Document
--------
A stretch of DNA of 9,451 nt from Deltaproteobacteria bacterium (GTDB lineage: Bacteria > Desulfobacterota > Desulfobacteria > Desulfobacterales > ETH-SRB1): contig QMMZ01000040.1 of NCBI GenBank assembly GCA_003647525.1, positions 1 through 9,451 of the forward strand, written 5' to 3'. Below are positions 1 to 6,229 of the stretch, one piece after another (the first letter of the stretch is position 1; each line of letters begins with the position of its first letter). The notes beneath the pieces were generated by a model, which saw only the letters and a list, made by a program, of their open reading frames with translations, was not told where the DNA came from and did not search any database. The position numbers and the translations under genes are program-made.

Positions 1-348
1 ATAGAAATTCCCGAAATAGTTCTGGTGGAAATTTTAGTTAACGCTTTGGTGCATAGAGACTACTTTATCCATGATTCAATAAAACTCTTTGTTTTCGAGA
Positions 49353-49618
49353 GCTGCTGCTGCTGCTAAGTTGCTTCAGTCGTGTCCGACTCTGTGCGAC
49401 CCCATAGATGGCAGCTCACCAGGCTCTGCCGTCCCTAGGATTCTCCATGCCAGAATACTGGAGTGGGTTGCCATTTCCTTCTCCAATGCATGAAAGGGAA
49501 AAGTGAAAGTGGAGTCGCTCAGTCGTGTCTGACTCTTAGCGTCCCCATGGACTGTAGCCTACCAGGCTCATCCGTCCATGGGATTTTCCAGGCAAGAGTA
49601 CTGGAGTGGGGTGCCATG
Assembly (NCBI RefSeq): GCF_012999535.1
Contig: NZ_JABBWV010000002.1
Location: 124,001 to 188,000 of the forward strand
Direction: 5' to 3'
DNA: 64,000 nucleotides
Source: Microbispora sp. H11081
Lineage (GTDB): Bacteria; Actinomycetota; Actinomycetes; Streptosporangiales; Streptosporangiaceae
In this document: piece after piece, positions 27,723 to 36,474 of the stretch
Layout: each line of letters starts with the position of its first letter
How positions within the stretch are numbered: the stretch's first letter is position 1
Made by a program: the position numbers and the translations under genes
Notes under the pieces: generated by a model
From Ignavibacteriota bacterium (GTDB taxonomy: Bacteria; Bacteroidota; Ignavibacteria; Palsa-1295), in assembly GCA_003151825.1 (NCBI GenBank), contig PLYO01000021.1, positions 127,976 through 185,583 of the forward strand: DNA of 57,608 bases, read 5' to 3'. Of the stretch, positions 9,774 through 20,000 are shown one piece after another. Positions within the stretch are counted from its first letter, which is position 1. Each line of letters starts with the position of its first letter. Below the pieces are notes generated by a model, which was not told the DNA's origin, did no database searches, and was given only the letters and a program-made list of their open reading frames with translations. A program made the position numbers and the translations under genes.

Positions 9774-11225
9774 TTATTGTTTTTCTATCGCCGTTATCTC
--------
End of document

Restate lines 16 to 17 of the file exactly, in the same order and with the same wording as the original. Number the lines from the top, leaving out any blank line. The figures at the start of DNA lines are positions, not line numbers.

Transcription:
In this document: piece after piece, positions 27,723 to 36,474 of the stretch
Layout: each line of letters starts with the position of its first letter